A Beginner’s Guide to Google Webmaster Tools: The Basics

Feb 2, 2016 | Search Engine Optimization

Google Webmaster Tools is a web service that allows webmasters to check indexing status and optimize visibility of their websites. In this blog we will cover the basics of Webmaster Tools to help the beginners get started!

This Beginner's Guide to Webmaster Tools introduces you to the basics and breaks down features of the search console.

As a site owner, it is your responsibility to monitor your website performance and ensure that everything is working properly (or hire a third party to assist). Fortunately, Google Webmaster Tools makes this easy. Google Webmaster Tools (or Google Search Console) is a web service that allows webmasters to check indexing status and optimize visibility of their websites (Wikipedia). In this blog, we will cover the basics of Webmaster Tools to help the beginners get started!

How to Add Your Website

If you do not already have a Webmaster Tools account sent up, it is time to do so. The service is free so once you sign up log in and add your website. After adding your website, you will need to verify that you actually own it. Kissmetircs outlines four ways to do this in their Beginner’s Guide to Google Webmaster Tools:

  1. Add a DNS Record to Your Domain’s Configuration
  2. Add a Meta Tag to Your Site’s Homepage
  3. Upload an HTML File to Your Server
  4. Link Your Google Analytics Account to Webmaster Tools

Search Console Breakdown

Once logged in, you will see a handful of options in your Search Console. To help you understand which feature does what, we have broken it down for you.

Dashboard

The Dashboard is the main landing page of your Google Webmaster Tools. It shows any important messages and critical issues, such as the detection of Malware, as well as your current status.

Search Appearance

Structured Data: Structured data helps Google understand the content on your site, which can be used to display rich snippets in search results. This section reveals where you have structured data (or if it is missing).

Data Highlighter: The data highlighter shows off your site’s data in search, such as event listings or review ratings. With the data highlighter you can simply ‘tag’ each data field and Google will present that data more attractively in their search results.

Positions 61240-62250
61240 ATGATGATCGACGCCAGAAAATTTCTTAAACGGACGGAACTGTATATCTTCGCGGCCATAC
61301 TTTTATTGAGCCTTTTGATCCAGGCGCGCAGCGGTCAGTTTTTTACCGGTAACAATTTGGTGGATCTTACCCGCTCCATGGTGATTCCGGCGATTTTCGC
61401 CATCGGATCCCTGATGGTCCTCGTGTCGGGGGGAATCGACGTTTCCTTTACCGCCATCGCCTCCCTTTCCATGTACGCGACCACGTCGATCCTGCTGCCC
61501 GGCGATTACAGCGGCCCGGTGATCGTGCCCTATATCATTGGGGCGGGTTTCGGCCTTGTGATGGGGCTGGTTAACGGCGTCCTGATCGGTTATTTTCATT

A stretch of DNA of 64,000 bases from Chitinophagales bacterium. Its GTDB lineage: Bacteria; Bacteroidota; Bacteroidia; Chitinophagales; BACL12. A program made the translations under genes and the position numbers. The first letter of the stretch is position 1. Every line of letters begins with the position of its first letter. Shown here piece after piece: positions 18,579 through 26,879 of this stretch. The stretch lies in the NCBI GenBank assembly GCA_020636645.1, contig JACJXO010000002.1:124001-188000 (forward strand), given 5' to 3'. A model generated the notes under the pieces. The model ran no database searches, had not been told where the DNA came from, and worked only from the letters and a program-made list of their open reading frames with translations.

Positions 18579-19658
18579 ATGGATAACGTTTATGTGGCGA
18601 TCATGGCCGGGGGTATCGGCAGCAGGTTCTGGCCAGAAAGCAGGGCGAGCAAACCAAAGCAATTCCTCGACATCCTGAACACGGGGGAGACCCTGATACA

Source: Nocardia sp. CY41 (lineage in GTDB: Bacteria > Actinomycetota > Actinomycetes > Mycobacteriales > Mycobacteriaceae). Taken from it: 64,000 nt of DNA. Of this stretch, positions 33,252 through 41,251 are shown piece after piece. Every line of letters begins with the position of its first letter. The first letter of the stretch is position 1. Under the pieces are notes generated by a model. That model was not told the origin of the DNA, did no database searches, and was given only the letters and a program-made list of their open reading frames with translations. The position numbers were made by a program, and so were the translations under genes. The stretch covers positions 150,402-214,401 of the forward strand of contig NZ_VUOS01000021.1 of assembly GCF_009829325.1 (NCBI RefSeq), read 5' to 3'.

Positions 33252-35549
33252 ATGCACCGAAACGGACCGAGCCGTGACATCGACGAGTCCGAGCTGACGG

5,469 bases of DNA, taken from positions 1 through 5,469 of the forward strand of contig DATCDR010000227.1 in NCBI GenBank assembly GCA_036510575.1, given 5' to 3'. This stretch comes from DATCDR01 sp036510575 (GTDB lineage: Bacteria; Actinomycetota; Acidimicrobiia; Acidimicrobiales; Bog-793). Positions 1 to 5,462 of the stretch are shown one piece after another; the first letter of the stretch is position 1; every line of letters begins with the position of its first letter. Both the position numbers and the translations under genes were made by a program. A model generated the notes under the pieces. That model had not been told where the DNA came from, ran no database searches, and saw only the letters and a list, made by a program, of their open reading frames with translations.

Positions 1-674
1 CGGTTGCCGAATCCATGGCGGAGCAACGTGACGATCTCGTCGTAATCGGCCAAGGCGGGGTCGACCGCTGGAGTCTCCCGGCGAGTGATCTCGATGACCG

HTML Improvements: In this section of Google Webmaster Tools you will find suggestions for improving your content, Metadata and more.

Sitelinks: The automatically generated links that appear under your site’s search results are called site links. If you wish to remove a page as a site link, you can demote it in this section.

Accelerated Mobile Pages: Accelerated Mobile Pages (AMP) is defined in Webmaster Tools as “an open-source initiative to provide web pages that load fast and look good on mobile devices. This section identifies Accelerated Mobile Pages on your website and helps you fix any errors.

Search Traffic

Search Analytics: In the search analytics section you are able to analyze your performance on search, comparing results for clicks, impressions, searches by device and more.

Links to Your Site: To view which websites are linking to your website, navigate to this section of Webmaster Tools.

Internal Links: Internal links show which pages on your site are linked to most often from other pages on your website.

Manual Actions: Here you will find information about manual webspam actions taken against your website and steps you can take to address the problem. You can learn more in this video from Matt Cutts.

International Targeting: If you would like to target your audience based on location and language settings, you will do so in this section.

Mobile Usability: The mobile usability section shows you mobile issues affecting your site and how you can fix them.

Google Index

Index Status: Your index status reveals the number of pages which have been indexed for your site over time.

Content Keywords: In this section, you can view your top keywords in the search.

Blocked Resources: The Blocked resources section shows the parts of your pages which are blocked by robots.txt directives. Rendering without certain resources can impair the indexing of your web pages.

Remove URLs: If you are experiencing issues with any of the pages on your website or you would like to temporarily hide a page from search results for any reason, you can do so in this section.

Crawl

Crawl Errors: Just as it sounds, this section shows the errors found when Google’s bots crawled your website. This includes site errors (e.g. DNS and Server Connectivity) and URL errors.

Crawl Stats: The crawl stats section breaks down the number of pages on your website crawled per day, kilobytes downloaded per day and time spent downloading a page.

Fetch as Google: To see how Google renders pages from your website and re-submit them to index, you will want to use the Fetch as Google tool.

Robots.txt Tester: Want to edit your robots.txt and/or check for errors? This is the place to do it.

Sitemaps: You can submit a sitemap for your website in this section. Submitting a sitemap will help Google determine what pages you have on your website so they can index those (Kissmetrics).

URL Parameters: The URL Parameters section monitors incorrectly configured parameters and allows you to configure them correctly.

Security Issues

This is a very important piece of your Webmaster Tools accounts. The Security Issues section keeps track of any security issues with your site content, such as malware detection and other evidence of a hack.

Other Resources

Others resources available to you in Webmaster Tools include PageSpeed Insights, Google My Business, Webmaster Academy and more.